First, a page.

Why comment at all? Who are we to judge each other based on appearance alone? 

Modern culture, media, scantily clad pop stars are very often blamed for sending out the wrong message about being thin. I think we are using those mediums as an excuse when it's everyday women in public, face to face, or on the internet thinking it's acceptable to comment on other women's physique that sets the bad example, is the root of the problem and breeds this type of shape bullying.

Whose business is it what shape or size I am? Who are you to judge me whether I am a size 8 or a size 20? As women, don't comment on men's size. 'He's a fine size', 'he's beautiful as he's curvy'..? You never hear those remarks from women about men or men about men!  So why are women doing it to each other as women? Perhaps they are vocalizing their own personal insecurities in knocking other women for how they look?

I am thankful for every single day I wore that brace now. It showed me through the words and actions of other females, exactly the type of person I was sure I didn't want to become as an adult- ignorant and judgemental. 

Those 4 years shaped me as a person, made me ambitious, driven, mature and compassionate to anyone facing challenges. They made me study hard so I would have better opportunities than the 'cool' girls in school who bullied and sniggered and drank on street corners at weekends. I stayed in, studied hard and focused on all the positives. 

Thanks to my parents support and investment in my health all those years ago, I am not only tall at 5 ft 10 but I am compassionate. Compassionate to women who are subjected to judgemental comments by other women on whether they are skinny or large. When I come across it still today, I put it down to ignorance. You don't know what's going on in someone's life, you shouldn't judge another person based on appearance alone, drawing your own conclusions for why they look the way they do. It's time women stopped judging each other on appearance and supported and encouraged each other more. Life is short and everyone is fighting their own personal battles.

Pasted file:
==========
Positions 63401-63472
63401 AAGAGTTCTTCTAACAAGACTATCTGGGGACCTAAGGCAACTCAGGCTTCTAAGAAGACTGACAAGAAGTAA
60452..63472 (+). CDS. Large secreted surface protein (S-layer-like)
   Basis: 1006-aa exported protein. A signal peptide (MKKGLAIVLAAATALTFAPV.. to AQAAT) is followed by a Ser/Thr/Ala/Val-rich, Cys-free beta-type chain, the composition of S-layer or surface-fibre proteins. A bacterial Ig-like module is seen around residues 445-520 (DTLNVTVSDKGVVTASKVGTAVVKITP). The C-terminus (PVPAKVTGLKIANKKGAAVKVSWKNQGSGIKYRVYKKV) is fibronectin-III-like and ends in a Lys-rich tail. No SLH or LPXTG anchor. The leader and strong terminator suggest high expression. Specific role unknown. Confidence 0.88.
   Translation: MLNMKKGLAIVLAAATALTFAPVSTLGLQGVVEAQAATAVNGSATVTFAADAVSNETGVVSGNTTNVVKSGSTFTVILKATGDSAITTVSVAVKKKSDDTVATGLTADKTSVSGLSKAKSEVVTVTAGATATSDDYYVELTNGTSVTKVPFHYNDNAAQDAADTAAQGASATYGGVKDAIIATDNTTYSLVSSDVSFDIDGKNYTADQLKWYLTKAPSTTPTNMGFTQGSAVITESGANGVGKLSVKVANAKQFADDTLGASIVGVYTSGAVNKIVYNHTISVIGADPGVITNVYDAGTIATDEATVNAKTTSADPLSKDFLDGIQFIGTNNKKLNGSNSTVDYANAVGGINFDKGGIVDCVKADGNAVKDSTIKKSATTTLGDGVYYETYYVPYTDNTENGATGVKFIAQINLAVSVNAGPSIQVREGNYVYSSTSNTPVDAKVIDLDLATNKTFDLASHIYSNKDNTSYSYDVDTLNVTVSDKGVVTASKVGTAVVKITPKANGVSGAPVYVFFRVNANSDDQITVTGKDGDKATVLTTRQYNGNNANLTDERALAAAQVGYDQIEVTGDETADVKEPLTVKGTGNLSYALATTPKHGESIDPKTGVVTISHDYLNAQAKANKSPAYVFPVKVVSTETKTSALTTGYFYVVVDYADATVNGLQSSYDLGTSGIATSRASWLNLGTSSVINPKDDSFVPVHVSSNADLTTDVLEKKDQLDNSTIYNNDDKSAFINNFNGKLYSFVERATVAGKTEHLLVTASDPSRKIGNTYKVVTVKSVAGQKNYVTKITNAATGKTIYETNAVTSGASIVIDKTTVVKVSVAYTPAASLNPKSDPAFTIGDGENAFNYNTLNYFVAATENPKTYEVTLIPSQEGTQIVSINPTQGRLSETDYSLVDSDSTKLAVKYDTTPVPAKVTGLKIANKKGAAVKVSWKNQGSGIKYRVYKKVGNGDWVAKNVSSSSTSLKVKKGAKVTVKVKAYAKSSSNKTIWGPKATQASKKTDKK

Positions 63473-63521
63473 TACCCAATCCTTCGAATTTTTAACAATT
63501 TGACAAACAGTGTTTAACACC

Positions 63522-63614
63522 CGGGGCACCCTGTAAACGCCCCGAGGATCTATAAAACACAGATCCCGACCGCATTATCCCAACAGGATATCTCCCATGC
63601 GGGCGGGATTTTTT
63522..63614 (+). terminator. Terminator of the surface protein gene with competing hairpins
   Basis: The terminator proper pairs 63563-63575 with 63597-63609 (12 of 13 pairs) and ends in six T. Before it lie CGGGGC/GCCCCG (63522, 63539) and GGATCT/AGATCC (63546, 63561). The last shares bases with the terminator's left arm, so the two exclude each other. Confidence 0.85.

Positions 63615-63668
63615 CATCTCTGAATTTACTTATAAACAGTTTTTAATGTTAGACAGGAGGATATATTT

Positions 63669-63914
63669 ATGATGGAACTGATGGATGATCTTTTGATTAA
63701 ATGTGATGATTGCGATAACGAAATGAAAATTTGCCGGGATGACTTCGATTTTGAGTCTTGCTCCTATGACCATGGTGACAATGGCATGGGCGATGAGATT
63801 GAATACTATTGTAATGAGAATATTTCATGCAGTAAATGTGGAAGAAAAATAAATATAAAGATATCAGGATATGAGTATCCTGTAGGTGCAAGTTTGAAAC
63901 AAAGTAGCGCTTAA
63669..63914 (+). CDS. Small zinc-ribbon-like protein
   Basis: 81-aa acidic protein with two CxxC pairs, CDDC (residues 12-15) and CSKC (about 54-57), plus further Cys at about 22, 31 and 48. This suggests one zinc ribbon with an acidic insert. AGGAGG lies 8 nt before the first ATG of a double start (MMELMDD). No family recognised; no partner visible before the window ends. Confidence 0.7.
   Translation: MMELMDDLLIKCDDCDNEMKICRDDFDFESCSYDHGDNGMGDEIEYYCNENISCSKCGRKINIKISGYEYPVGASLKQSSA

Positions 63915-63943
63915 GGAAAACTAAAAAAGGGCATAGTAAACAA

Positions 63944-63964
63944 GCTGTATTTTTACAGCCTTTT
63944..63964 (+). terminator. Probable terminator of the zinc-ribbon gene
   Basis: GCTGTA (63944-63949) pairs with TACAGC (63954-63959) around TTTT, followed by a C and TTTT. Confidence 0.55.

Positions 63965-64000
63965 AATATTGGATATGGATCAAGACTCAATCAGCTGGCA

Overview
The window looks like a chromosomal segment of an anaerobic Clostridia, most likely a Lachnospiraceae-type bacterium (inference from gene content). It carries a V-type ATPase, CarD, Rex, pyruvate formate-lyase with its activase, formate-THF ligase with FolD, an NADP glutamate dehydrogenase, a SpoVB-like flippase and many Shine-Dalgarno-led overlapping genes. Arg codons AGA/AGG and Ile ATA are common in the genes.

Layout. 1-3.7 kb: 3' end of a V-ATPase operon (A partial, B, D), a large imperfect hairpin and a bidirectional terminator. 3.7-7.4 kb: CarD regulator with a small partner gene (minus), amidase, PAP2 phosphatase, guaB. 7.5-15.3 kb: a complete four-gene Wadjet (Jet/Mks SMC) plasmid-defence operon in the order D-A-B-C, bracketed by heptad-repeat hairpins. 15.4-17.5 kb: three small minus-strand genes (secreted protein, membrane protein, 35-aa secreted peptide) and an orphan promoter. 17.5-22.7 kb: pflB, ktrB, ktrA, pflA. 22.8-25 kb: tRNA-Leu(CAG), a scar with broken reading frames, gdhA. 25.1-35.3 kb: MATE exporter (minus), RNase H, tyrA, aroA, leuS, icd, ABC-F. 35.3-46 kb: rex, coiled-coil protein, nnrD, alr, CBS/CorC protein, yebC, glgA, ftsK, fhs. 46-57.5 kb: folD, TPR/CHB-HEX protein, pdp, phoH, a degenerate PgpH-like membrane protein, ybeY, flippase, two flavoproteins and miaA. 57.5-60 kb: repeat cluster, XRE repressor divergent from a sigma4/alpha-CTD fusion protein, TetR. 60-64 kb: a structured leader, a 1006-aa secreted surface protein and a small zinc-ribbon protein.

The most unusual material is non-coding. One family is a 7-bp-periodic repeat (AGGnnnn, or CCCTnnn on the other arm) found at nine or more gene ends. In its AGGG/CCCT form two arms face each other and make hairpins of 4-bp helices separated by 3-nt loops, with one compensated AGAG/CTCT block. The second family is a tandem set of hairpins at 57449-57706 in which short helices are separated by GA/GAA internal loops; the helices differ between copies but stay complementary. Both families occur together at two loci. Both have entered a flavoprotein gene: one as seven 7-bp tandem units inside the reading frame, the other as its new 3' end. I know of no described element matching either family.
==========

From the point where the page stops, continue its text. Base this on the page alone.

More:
If you told the 9 year old me back then that I would be scouted at 17 to be a model, become a finalist in the Shell Young Entrepreneur of the Year and by 23 open my own award winning Irish Model Agency providing employment for over 50 models sized 8-18 aged 6-60, I would have retreated back to my bedroom in disbelief, reflected on the skinny bashing I would have encountered that day.....and studied hard in the hope that some day, it might happen! Xo

Body shaming needs to stop! 

1 comment:

  1. I love this article Emer!! It's amazing what people get away with when bashing people they deem as 'too thin' yet you would be shunned for saying the same about someone who was overweight! I always got skinny jibes myself when I was younger, and I hated being skinny, It's not a nice feeling for a child to feel like that! Luckily now I like being slim. Articles like this always hit home with me :) xx